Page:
about 50%. In natal it peaks at about 85%.
Today humidity on a sultry July afternoon is less than 50% in the SE,
and up to 60, and even 70% 'ooop north' and in the west.
In an uninsulated shed. solar gain will drop that a LOT. humidity goes
down as temps go up. So every day te clothes will get bone dry.
And that's enough to halt any mould. Mould requires PERSISTENT damp.
Like putting a WET tent away inside a plastic bag. Or being permanently
below ground level. Or being in a persistently hot humid climate. Ours
They'll get damp in 7 hours let alone 7 days... Of course on a bright
sunny day it'll dry out if there is enough ventilation but come
winter, cold, rain and snow it'll be effectively sodden.
Insulate, line and provide some form of heating. Heating not from a
paraffin greenhouse heater as that will produce lot's of moisture and
smelly fumes. Gas won't be as smelly but still produce moisture.
Electrickery is your best bet, easy to control and clean. You won't
need much with decent insulation.
I would think that if the garmets are stored inside "dry cleaning"
bags they'd be fine for that length of time. Provided they aren't
squashed together, with too many hung on each rail. I'd be more
concerned about wildlife: moths/larvae eating the fabric, insects,
mice etc. Sounds like some nice warm nesting locations for the cold
(If that doesn't freak her out enough for an immediate change of plans
then nothing will :-) )
Yep! that way any moisture will be peramently trapped in the clothes,
ensuring that they rot.
I cannot believe the amount of total bollocks being spouted here.
I suppose in tehse days of suburnaites living in selaed double galzed
battery farms, and drying clothes by putting them in a heated tumble
dryer, the facst of living more or less out doors have been totally
lost from te fulture.
mould comes from damp stuff sealed up and put away.
You 'air;' things by hanging them out so air can circulate. This DRIES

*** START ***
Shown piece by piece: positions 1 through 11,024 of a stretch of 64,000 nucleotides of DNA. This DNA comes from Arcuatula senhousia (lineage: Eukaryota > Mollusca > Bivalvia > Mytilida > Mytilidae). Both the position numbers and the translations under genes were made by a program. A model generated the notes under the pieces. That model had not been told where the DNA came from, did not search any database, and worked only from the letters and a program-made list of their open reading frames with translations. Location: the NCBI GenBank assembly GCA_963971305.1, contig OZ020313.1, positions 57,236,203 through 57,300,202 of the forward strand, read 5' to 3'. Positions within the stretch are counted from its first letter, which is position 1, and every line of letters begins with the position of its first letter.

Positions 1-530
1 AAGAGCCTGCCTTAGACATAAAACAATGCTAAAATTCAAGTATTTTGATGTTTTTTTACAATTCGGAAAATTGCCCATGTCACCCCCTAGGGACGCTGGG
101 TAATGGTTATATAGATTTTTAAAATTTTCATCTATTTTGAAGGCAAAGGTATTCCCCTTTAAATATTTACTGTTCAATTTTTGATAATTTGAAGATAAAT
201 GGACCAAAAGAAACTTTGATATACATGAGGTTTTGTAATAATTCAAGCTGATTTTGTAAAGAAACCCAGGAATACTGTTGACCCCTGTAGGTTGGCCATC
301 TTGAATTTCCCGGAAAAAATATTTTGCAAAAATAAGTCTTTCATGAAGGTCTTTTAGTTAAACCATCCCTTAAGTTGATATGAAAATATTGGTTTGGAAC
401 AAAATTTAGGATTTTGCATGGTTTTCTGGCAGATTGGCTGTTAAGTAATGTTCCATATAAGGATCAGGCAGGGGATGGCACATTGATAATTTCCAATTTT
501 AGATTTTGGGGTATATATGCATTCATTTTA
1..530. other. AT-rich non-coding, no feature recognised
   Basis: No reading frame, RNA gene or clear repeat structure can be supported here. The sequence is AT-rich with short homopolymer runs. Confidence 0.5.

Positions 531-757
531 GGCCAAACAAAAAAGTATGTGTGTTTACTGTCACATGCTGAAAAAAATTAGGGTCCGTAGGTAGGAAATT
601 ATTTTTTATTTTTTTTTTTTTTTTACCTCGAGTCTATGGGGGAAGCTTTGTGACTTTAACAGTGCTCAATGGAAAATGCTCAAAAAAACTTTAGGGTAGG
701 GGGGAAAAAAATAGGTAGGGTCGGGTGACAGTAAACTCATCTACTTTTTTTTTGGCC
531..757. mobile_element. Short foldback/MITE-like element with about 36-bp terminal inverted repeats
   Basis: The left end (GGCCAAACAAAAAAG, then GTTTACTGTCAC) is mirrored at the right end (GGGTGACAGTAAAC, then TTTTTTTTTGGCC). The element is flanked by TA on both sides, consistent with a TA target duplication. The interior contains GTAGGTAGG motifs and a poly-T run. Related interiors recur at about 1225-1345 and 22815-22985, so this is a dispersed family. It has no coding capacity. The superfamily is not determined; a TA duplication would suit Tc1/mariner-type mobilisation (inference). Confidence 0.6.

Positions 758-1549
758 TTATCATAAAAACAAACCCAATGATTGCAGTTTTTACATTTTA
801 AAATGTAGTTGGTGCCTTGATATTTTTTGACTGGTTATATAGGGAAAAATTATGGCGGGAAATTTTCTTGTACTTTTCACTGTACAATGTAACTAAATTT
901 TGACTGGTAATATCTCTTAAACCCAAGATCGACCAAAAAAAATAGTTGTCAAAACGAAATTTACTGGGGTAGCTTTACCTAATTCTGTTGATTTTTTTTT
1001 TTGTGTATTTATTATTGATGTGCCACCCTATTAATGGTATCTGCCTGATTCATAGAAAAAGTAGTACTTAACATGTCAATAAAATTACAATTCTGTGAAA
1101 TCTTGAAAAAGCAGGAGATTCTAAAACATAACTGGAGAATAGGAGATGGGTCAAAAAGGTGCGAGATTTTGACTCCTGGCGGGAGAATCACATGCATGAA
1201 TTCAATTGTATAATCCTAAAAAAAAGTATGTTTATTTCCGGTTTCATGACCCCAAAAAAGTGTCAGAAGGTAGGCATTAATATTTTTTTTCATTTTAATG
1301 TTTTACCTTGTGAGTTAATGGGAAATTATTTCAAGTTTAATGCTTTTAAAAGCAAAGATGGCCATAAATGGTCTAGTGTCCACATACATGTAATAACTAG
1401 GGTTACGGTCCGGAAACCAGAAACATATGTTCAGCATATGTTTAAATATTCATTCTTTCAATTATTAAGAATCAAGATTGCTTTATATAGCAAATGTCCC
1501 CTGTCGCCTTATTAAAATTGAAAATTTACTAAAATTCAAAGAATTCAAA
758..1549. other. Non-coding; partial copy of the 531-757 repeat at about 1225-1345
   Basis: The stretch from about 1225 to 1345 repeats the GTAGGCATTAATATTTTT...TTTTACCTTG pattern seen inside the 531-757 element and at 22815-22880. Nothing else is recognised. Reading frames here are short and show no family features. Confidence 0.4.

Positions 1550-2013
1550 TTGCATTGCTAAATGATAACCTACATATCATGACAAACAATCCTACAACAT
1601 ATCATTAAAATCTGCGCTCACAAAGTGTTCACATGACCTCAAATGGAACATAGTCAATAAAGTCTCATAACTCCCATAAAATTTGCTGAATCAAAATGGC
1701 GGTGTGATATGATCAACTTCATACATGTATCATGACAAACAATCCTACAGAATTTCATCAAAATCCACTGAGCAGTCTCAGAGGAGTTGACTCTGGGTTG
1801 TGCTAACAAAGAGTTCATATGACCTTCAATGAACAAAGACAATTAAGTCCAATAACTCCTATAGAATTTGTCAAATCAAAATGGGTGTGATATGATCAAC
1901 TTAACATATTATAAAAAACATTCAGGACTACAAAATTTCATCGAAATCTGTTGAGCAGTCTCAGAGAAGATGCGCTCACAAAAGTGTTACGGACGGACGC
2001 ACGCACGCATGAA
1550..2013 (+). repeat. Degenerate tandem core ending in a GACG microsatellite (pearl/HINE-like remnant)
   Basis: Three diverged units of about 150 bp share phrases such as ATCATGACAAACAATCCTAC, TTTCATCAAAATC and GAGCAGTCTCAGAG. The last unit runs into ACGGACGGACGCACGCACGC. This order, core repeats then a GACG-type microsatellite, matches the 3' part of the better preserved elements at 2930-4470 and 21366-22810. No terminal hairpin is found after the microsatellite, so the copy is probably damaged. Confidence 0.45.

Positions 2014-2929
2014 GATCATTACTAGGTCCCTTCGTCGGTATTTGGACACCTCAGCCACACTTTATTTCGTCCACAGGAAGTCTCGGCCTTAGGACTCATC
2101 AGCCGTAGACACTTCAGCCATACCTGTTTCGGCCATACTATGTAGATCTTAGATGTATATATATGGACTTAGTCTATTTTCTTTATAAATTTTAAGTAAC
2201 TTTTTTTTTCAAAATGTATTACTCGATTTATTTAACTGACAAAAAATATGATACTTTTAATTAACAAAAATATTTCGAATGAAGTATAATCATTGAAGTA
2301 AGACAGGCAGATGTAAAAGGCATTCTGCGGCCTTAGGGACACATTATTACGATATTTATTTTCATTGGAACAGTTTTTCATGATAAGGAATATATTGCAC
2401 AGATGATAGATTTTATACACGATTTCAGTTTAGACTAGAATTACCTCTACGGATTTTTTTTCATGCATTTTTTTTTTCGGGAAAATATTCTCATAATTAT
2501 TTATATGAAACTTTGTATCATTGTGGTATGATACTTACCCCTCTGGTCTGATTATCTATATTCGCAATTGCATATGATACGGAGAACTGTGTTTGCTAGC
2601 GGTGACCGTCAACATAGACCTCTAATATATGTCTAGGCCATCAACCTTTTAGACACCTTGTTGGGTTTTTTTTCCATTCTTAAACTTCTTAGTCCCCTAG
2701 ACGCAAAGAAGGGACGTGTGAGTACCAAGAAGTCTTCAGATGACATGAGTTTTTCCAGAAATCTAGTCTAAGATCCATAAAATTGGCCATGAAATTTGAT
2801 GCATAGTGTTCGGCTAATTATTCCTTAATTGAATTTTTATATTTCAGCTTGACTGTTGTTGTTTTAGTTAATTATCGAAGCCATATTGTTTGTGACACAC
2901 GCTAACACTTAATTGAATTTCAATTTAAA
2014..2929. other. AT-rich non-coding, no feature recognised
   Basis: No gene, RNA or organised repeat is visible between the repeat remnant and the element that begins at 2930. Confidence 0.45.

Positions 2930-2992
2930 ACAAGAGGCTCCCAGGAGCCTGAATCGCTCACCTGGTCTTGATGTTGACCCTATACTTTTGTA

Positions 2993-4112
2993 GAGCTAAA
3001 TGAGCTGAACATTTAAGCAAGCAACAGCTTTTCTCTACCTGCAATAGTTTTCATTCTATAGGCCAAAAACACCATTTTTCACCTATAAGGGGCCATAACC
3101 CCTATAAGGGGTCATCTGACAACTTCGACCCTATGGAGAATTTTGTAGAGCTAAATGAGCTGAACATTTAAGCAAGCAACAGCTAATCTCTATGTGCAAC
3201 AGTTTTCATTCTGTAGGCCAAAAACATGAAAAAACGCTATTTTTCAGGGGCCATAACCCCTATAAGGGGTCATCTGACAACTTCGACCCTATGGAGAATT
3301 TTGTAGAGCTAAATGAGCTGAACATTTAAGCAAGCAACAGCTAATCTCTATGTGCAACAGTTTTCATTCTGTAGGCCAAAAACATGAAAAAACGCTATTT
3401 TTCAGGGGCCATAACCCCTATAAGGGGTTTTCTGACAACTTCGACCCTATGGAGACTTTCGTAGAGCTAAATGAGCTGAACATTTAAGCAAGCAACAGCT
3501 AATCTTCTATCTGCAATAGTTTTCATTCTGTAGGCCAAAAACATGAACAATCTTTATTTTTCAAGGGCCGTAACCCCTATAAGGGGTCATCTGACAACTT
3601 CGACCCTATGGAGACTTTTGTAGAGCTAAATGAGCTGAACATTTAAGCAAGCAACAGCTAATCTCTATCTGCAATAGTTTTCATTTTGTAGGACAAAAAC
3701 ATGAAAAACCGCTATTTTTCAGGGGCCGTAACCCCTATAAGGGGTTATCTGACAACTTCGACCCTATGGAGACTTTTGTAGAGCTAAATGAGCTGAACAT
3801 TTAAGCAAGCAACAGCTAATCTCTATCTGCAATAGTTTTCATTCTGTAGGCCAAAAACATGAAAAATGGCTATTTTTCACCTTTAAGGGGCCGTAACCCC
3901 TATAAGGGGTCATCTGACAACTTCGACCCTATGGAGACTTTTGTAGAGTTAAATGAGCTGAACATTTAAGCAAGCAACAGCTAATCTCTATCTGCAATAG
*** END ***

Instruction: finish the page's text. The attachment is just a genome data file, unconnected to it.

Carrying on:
them. It even - gasp - used to be done on washing lines OUTSIDE. I
wonder why we bother to ventilate rooves to stop them rotting. OBVIOUSLY
the only way this can be done is to seal them, up totally and run
humidifiers in them. I cant understand how all the stuff stored in my
shed for years hasn't gone rusty or rotted away. It must be a miracle!
No less than all the flags that are flown on poles, however do they not
rot when exposed not only to the dangerous un-dehumidified COUNTRY AIR
but also to the dangerous cancer inducing SUN and worst of all RAIN. Oh
my gosh. If ONLY we had listened to these suburbanites in their sealed
little boxes, our flags might last MONTHS instead of the TENS OF YEARS
they do last.
I cant understand why anyone would actually USE a shed when patently,
conditions inside them are so dreadful that you would be no better off
leaving things out in the rain and the sun.
Unlike houses, people do not sit in sheds sweating, take steamy baths in
them or cook in them. Thy have no sources of moisture over and above
what is in the air.
Get real folks. Keep the rain off, let the air circulate, stuff wont
rot. 2000 years of experience says so.
it will be no worse and no better than being outside hanging on a line.
(except they wont get rained on)
And indeed no worse and no better than being inside hanging in a
cupboard that is well ventilated.
You only get drier inside a house, in winter, when its heated.
The only danger I can see is if the temp drops rapidly at night and you
Shove a load of bricks in there. thermal mass wil keep it a bit warmer